Mimsy Review: The Hobbit and The Lord of the Rings
As they sang the hobbit felt the love of beautiful things made by hands and by cunning and by magic moving through him, a fierce and jealous love, the desire of the hearts of dwarves. Then something Tookish woke up inside him, and he wished to go and see the great mountains, and hear the pine-trees and the waterfalls, and explore the caves, and wear a sword instead of a walking stick. He looked out of the window. The stars were out in a dark sky above the trees. He thought of the jewels of the dwarves shining in dark caverns. Suddenly in the wood beyond The Water a flame leapt up--probably lighting a wood-fire--and he thought of plundering dragons settling on his quiet Hill and kindling it all to flames. He shuddered; and very quickly he was plain Mr. Baggins of Bag-End, Under-Hill, again.
The best fantasy books I have ever read. “In a hole in the ground there lived a hobbit...” I found the animated movie to be marvelous as well. And the new movies by Peter Jackson are awesome! Great, great stuff.
“The Hobbit” is a lightly-written fairy-tale of Hobbit Bilbo Baggins’ journey to the Dwarven home. It includes elves, a wizard, and wonderfully odd characters such as Beorn, the Elves of the Last Home, and the Dragon Smaug. Bilbo is caught up in a strange adventure with a troupe of dwarves and a wizard. The tone of “The Hobbit” is very different from the rest of the series; it is an adult story written as a children’s story. Bilbo awakens one morning to an old man blowing smoke rings outside of his “hole in the ground”. This old man rested on a staff and wore a pointed blue hat, and his beard hung nearly to his waist. It seems the old wizard, Gandalf, has chosen Bilbo as the fourteenth man to accompany a troup of thirteen dwarves. Thirteen is an unlucky number, and in any case they needed a good burglar. That Bilbo never considered himself a burglar, and in fact had never burgled, bothered the wizard not in the slightest.
I think that part of the success of “The Hobbit” can be attributed to its “moral” about war (which I can’t explain further until you’ve read the book, and then you won’t need me to). But it is also an engaging story of a middle-aged nobody’s coming-of-age. Bilbo passes through fire, literally, and emerges, if not a hero, than at least a story-teller.
There are two versions of “The Hobbit”, although finding the older version is likely to be difficult today. The first telling had a slightly different story of Bilbo’s acquisition of the ring. On finishing the Lord of the Rings trilogy, Tolkien “corrected” Bilbo’s white lie about the riddle game to bring “The Hobbit” in line with the later work.
“The Lord of the Rings” is a darker, heavier story, and it covers three volumes. Bilbo’s adopted son Frodo inherits Bilbo’s treasure, and a responsibility Bilbo didn’t know he had. A vast evil is overtaking the world, and the good peoples of the world may not be able to join together in time to stand against it. The story, however, is not of the kings and generals, but of Frodo and his three hobbit friends as they pass through the plans of those much greater than themselves. Their journey takes them from the peaceful Shire to the heart of Mordor, where the dark one’s power is strongest. While the story begins with snippets of the light-heartedness of “The Hobbit”, for example when the Hobbits meet Tom Bombadil and the River’s Daughter, it quickly becomes a much more serious work. Even the Elves of the Last Home seem different characters here than they were less than a hundred years earlier in Bilbo’s time.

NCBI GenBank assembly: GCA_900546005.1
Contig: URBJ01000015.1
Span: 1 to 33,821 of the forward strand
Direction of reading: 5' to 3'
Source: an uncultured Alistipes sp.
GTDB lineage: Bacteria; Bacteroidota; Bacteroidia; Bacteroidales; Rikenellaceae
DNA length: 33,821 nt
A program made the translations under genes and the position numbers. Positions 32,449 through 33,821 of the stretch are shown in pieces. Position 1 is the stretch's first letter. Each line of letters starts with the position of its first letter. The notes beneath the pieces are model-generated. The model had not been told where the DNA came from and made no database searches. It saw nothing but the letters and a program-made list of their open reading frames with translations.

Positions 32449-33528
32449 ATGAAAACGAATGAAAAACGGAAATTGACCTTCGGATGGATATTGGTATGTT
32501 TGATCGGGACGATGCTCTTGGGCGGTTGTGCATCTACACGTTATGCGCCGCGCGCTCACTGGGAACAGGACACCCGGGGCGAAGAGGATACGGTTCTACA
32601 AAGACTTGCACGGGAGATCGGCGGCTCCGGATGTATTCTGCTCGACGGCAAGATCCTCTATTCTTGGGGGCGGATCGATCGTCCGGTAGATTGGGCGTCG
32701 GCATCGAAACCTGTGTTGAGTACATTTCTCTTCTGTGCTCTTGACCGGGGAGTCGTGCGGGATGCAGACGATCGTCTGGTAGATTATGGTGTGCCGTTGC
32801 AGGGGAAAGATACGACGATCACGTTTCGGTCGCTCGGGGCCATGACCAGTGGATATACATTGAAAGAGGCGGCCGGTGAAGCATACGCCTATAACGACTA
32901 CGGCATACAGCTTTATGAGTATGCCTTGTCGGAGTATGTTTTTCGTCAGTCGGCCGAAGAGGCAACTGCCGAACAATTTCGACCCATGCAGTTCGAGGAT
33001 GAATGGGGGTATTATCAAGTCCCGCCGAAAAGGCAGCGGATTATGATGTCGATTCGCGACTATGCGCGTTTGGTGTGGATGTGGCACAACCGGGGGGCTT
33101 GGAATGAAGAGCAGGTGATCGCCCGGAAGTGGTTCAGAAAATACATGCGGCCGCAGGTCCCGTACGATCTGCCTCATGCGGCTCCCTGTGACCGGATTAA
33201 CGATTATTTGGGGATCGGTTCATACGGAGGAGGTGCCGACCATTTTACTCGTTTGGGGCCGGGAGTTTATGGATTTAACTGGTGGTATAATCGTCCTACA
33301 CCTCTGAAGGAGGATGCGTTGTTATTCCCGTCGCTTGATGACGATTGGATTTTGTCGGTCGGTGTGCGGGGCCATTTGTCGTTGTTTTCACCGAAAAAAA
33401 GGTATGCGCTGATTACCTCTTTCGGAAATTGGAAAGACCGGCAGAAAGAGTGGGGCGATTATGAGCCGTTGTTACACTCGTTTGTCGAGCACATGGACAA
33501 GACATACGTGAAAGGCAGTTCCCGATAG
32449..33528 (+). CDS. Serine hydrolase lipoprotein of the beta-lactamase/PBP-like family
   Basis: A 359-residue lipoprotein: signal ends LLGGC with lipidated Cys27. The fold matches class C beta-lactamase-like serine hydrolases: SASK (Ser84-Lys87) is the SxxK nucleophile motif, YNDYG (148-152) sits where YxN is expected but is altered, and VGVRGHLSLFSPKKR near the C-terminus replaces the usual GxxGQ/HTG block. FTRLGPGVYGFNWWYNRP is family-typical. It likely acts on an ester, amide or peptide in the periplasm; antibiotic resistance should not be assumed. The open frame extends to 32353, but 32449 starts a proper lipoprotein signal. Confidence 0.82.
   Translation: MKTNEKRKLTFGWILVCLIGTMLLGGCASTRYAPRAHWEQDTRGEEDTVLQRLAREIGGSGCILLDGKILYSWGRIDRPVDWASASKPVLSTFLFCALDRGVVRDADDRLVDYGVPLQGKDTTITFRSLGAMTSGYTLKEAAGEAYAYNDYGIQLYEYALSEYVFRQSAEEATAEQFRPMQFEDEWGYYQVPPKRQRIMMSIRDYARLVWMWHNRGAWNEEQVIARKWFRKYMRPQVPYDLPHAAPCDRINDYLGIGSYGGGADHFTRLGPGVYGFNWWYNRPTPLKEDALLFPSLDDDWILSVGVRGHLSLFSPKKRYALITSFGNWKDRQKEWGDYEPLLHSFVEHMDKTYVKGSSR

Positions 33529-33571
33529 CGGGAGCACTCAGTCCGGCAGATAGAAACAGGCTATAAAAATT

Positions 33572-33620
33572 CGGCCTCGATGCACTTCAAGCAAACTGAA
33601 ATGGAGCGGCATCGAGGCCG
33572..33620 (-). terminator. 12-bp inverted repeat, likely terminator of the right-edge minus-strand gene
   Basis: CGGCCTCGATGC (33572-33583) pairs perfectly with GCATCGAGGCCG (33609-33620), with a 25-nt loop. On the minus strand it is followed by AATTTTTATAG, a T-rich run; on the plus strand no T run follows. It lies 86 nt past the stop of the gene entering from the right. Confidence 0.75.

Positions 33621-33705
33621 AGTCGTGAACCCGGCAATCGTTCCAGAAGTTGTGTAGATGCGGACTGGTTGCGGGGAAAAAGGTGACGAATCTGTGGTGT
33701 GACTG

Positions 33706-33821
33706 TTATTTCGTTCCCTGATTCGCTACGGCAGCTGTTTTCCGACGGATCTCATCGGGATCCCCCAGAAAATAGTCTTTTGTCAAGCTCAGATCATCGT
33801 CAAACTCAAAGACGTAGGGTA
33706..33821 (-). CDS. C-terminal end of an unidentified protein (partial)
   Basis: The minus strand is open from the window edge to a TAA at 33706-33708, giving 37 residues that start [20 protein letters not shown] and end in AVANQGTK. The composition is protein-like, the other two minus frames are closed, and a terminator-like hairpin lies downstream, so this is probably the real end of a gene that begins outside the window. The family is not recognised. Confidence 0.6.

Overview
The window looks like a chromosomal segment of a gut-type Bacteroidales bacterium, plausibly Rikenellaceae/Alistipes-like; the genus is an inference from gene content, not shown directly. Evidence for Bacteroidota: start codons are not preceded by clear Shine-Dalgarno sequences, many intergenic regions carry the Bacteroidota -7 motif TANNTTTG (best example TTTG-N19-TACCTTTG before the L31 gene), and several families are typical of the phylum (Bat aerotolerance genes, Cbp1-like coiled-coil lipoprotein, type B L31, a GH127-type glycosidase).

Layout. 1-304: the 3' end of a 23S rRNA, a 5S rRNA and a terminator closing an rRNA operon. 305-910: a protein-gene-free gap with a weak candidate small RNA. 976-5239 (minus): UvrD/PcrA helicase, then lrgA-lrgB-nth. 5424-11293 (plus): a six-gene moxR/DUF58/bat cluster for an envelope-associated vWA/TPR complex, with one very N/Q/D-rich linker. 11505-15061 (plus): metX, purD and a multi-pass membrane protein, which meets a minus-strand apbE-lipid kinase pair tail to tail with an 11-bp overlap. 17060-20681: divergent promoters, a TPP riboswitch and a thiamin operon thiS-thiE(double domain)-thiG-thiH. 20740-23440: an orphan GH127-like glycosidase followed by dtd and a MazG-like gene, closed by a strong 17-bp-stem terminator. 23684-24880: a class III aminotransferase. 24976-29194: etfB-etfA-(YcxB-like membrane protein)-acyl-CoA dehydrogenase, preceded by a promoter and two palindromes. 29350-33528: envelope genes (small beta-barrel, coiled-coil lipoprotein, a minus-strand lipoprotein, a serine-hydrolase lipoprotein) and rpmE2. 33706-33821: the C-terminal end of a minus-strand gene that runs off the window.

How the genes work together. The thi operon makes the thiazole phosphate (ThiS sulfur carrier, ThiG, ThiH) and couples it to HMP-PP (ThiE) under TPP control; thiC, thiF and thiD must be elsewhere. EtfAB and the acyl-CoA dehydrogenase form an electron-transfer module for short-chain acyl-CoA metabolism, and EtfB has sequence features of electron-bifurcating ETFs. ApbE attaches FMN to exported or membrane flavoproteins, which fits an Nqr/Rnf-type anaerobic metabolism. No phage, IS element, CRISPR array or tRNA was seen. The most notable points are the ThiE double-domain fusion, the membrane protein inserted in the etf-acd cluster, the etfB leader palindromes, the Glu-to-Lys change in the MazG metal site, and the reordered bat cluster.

There have been many attempts to compare the fight against Morder to the fight against Hitler, but Tolkien himself says that no such parallel was intended. It is mostly a story about temptation, on many levels. Both the powerful and the small, the wise and the foolish, countries, groups, and individuals, are subjected to temptation throughout the series. How all of these entities deal with temptation is the real story of “The Lord of the Rings”, in my opinion. A great story will present parallels to the real world, and this is a great story.
This collection collects all four of the original books in the series: “The Hobbit”, and the three volumes of the Lord of the Rings trilogy: “The Fellowship of the Ring”, “The Two Towers”, and “The Return of the King”. That makes it a pretty good deal. If you read fantasy, if you play fantasy games, you will want to read “The Lord of the Rings” and “The Hobbit”. So you might as well get them all together.
“The Silmarillion” was published posthumously, and it is the hardest and easiest of the lot. Easier because many of the stories can be read separately. Harder because, well, his writing style here is very stylized and the thing reads like the Bible turned into a history lesson. If “The Return of the King” left you begging for more, you will want “The Silmarillion”, because it gives you more, and gives you a greater insight into the depth and breadth of Tolkien’s vision. But if you just thought the first four were fun stories, chances are good that you won’t feel the same for “The Silmarillion”.
The “Lost Tales” series is probably for serious fans only: those two books contain earlier versions of the stories told in “The Silmarillion”. I have not even read either of these myself.
I’ve included “A Tolkien Bestiary” here, by David Day. It is not in any way by Tolkien, but it is a fascinating collection of the creatures of the Tolkien mythos. I used to have the hardcover edition, and can heartily recommend it.
If you enjoyed The Hobbit and The Lord of the Rings…
If you enjoy fantasy, you might also be interested in A Fish Dinner in Memison, A Princess of Mars, Excalibur, Highlander, Ladyhawke, Mistress of Mistresses, Pan’s Labyrinth, The Hobbit, and The Worm Ouroboros
If you enjoy J. R. R. Tolkien, you might also be interested in The Hobbit